10. can use a domain lever ssl cert that the web servers are using,
11. can use 3rd party software like Nigel pointed out that blocks attacks
12. would really like to use vfp's tooling, (sql pass-thru and cursor adapters)

I'm really surprised that so few vfp'ers have chimed in, as figured this was old school knowledge that was solved years ago.
Guess not... Just maybe no one is doing this kind of thing.

Anyway, thanks,
Stanley

RE: Connection to SQL Server Best Practices

You want something along the lines of connecting and not connecting.

Quote (stanlyn)

5. allow un-trusted users access
6. will connect on non-standard port
7. authenticate using non standard sql user account
8. sa is disabled
9. super strong password
10. can use a domain lever ssl cert that the web servers are using,
11. can use 3rd party software like Nigel pointed out that blocks attacks
12. would really like to use vfp's tooling, (sql pass-thru and cursor adapters)
All these hardening options point out you WANT to connect to the server.

And then you say you want users to only have webserver access. If you don't let users connect to your database, then you don't need all these hardening options as only your webserver has the database access.
But then you want to do a web application, and not a fat client.

A web server can not only provide HTML pages, it can also take in Soap Webservice or REST API request it answers with XML. That type of interface is capable to eventually create Cursors on the VFP fat client side, but not updatable with the simple Tableupdate() option you have with database access. If you want to use such an interface, you have to implement that part of writing back changes yourself.

Bye, Olaf.


RE: Connection to SQL Server Best Practices

Stanley

In the past did something very similar using a DMZ approach ( de-militarized zone ) . This requires an extra hardware firewall , I used Zywall , check their site.
You end up with your SQL server fully visible on the LAN side , but on the WAN side they come in through a separate IP that is translated by the firewall and so is fully secured
You need to set up access rules something like below , so it needs some supplier or techie that is familiar with that , find some-one with Zywall expertise

Access Rules for DMZ ( demilitarized zone )
WAN to DMZ : FTP ( port 21) ;
SQL ( port 1433,1434) to Sql Server
LAN - DMZ : full access
DMZ to LAN : FTP ; netbios to server


RE: Connection to SQL Server Best Practices

Well, that's also only working for WAN, if you have clients outside your company, do you really want to extend your company WAN to their LAN, too?
The best way to provide data to end customers of any category, be it B2B or even single private end users, is hosting this data or a web application in the internet.

Bye, Olaf.

RE: Connection to SQL Server Best Practices

far as I recall it was something like this
The LAN was subnet 192.168.15.xxx
SQL server sat on subnet 192.168.50.xxx , and nothing else there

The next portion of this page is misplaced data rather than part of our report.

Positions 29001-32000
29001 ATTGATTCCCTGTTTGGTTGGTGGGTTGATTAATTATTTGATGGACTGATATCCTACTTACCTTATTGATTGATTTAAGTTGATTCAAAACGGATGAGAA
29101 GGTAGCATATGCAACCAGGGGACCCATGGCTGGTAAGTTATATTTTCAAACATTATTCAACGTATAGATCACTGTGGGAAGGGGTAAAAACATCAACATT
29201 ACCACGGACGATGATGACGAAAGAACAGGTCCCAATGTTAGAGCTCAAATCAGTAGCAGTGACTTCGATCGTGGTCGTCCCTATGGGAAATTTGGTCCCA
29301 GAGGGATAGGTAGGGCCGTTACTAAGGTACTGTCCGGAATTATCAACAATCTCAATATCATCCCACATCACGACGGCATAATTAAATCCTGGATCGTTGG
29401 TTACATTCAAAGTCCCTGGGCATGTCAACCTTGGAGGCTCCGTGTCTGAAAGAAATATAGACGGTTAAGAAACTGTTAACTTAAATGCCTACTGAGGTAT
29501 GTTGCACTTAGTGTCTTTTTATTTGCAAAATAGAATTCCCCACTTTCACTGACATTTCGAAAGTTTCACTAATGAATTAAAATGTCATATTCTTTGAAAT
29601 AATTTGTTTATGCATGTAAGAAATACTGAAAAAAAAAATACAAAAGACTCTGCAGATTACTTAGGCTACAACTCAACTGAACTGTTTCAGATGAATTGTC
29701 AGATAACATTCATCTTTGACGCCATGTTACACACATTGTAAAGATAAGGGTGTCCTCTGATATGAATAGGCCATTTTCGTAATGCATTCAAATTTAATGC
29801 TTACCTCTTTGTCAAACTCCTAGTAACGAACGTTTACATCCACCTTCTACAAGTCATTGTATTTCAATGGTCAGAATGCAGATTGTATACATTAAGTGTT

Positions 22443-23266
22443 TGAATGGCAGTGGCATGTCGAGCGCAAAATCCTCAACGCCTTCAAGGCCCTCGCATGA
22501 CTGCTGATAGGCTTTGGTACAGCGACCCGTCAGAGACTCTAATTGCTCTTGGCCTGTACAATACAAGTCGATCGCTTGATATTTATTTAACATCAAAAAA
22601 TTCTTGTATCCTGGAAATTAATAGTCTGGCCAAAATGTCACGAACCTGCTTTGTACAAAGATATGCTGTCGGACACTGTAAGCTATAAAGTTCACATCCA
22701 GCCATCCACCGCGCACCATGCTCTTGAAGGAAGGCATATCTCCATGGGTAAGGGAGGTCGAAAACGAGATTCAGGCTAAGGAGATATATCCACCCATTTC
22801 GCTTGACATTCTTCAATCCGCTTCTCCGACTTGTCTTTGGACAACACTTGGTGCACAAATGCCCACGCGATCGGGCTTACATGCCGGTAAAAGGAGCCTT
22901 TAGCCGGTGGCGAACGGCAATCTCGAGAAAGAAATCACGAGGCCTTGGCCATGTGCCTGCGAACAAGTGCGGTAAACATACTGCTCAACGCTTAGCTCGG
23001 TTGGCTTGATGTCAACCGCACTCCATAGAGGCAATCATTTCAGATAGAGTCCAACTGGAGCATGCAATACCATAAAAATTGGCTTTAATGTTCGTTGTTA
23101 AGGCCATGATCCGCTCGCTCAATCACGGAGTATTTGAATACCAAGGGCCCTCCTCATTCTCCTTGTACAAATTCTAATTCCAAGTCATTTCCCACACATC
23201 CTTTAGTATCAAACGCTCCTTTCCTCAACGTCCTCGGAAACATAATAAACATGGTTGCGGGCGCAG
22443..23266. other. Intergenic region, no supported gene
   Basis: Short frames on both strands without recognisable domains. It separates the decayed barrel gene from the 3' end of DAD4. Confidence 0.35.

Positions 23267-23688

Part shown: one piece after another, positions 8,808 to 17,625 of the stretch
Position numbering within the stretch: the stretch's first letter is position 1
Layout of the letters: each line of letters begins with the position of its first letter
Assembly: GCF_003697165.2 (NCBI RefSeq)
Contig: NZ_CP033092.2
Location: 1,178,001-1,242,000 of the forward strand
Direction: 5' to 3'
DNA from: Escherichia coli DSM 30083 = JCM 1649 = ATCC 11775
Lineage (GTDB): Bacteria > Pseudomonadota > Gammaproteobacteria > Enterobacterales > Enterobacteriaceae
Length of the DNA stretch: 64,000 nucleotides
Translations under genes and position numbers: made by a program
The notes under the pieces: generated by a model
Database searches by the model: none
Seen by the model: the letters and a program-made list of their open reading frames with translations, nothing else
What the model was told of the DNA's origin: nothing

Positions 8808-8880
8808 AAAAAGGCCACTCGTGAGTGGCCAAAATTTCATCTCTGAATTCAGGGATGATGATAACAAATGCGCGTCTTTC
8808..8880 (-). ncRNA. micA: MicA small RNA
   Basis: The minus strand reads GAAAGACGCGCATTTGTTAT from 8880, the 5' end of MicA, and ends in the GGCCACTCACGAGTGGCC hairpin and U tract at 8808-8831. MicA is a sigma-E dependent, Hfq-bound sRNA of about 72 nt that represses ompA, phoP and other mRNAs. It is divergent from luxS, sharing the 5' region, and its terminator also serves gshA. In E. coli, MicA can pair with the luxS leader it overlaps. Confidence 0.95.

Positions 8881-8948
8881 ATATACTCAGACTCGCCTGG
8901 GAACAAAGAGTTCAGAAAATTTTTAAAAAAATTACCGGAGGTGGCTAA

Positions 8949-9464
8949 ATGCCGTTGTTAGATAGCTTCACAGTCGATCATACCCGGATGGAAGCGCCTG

192.168.15.xxx had full in/out access to 192.168.50.xxx , but none going the other way , locked by Zywall box
Outsiders were redirected to 192.168.50.xxx for SQL queries so had no exposure to the LAN

Presume you could do a lot of the same kind of firewall access rules with software, but at the time , the Zywall hardware had a lot more capability.
The 'outsider' as far as I recall was the client web site , it was a dental lab , and the dental practices would log in via the web to update orders etc
Think the only 'outsider' allowed by the Zywall box was the IP address of the web host.
But you could of course also permit fat VFP clients, restricted any way needed.

This seemed to lock everything down, outsiders could just post SQL queries, do some FTP , nothing else

RE: Connection to SQL Server Best Practices

(OP)
Hi,

Quote (Olaf)

You want something along the lines of connecting and not connecting.

This is a simple as I can make it... Ideally, I want our fat vfp client application running on un-trusted users computers somewhere in the world accessing data coming from a non-WAN facing sql server at our data center, while using pass-thru or cursor adapters. Keywords here are "non-WAN" and "pass-thru". If that is not possible, what are good alternatives?

What are the real threats you guys see involved here with exposing sql to the wan?
1. threats to the internal lan,
2. threats to the sql data,
3. threats to uptime and usability (thinking DOS and DDOS)
4. you add another here
5. add some more here...

If the sql is on its own box with nothing else on it, and it is on its own isolated lan segment, and had something like rdpguard blocking abusers, and locking down sql and windows server hardware and software, and hardening the firewall with rules, then why wouldn't that pass for wan facing.

Clipper01, looks like from the configs, the Zywall hardware is only protecting all the other systems on the network, is that true? If so, how is the sql data protected from damage, theft, or whatever else? I would presume via standard sql security and perms. How was it protected from DOS, DDOS, injection and from being hammered (brute force)? I've seen several articles from Microsoft where Microsoft is saying that is secure enough to stand such attacks, (but then if they didn't, it would undermine peoples trust involving sql's security)

Thanks,
Stanley

RE: Connection to SQL Server Best Practices

Stanley, to be honest I did not take it beyond the stages described. I relied on the assistance of the Zywall 'expert' , so if you could find one ( or similar ) , they might offer experience of working in similar scenarios